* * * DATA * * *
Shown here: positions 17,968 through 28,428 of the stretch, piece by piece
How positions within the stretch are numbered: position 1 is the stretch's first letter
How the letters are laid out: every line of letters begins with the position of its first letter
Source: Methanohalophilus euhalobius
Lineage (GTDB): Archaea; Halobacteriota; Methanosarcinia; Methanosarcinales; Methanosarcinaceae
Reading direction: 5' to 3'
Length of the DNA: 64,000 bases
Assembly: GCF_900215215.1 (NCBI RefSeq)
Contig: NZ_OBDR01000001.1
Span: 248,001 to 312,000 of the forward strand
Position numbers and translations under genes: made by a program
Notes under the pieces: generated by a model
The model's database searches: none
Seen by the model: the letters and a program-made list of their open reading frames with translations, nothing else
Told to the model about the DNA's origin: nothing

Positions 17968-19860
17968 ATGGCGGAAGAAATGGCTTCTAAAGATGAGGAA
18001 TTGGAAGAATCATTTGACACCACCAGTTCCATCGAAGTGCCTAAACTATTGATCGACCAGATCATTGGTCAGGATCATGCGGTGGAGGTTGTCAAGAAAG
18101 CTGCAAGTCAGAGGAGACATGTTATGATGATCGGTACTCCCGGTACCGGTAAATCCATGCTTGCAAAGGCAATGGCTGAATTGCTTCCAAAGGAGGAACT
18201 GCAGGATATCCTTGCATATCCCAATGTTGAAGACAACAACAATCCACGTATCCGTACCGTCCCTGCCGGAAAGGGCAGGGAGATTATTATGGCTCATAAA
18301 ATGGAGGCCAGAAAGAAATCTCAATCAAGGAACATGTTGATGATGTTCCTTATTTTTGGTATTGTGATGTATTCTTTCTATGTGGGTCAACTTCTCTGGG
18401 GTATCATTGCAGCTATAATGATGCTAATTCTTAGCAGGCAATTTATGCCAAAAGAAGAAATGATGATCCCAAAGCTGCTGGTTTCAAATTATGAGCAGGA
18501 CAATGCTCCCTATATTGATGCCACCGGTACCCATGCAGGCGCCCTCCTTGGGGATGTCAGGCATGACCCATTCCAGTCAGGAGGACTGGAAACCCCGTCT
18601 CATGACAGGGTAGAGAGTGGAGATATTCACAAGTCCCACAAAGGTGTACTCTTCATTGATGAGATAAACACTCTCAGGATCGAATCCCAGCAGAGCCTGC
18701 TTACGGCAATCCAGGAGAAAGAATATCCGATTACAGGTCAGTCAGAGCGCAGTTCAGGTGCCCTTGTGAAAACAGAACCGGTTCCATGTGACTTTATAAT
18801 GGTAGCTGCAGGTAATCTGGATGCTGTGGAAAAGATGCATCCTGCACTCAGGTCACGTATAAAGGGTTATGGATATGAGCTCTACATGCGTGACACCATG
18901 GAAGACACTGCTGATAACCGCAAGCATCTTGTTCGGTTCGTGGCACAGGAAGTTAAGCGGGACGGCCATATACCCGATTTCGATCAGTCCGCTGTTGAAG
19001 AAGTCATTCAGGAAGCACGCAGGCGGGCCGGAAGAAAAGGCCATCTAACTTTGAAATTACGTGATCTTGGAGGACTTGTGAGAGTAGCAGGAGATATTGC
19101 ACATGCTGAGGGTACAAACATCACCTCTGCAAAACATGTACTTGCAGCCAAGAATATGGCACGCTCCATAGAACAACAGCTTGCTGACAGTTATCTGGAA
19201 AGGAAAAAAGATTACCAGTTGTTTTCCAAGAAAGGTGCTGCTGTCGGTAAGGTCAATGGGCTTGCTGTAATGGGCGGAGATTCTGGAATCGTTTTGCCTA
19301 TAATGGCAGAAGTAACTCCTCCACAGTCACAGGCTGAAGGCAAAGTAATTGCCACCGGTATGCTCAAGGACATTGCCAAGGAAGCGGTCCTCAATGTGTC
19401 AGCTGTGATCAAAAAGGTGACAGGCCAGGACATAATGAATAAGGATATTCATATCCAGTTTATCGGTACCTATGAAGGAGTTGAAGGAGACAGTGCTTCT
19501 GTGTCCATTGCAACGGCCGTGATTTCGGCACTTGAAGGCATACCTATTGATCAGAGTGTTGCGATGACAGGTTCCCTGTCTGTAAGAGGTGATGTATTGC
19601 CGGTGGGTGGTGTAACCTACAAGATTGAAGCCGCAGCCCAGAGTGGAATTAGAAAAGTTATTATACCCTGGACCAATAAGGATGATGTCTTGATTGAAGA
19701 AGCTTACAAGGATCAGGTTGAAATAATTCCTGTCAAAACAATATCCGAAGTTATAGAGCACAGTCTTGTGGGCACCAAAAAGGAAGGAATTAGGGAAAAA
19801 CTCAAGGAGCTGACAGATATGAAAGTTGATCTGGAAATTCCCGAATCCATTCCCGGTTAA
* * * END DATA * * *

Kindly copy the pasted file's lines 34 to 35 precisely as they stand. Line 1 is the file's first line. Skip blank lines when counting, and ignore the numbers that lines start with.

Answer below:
19601 CGGTGGGTGGTGTAACCTACAAGATTGAAGCCGCAGCCCAGAGTGGAATTAGAAAAGTTATTATACCCTGGACCAATAAGGATGATGTCTTGATTGAAGA
19701 AGCTTACAAGGATCAGGTTGAAATAATTCCTGTCAAAACAATATCCGAAGTTATAGAGCACAGTCTTGTGGGCACCAAAAAGGAAGGAATTAGGGAAAAA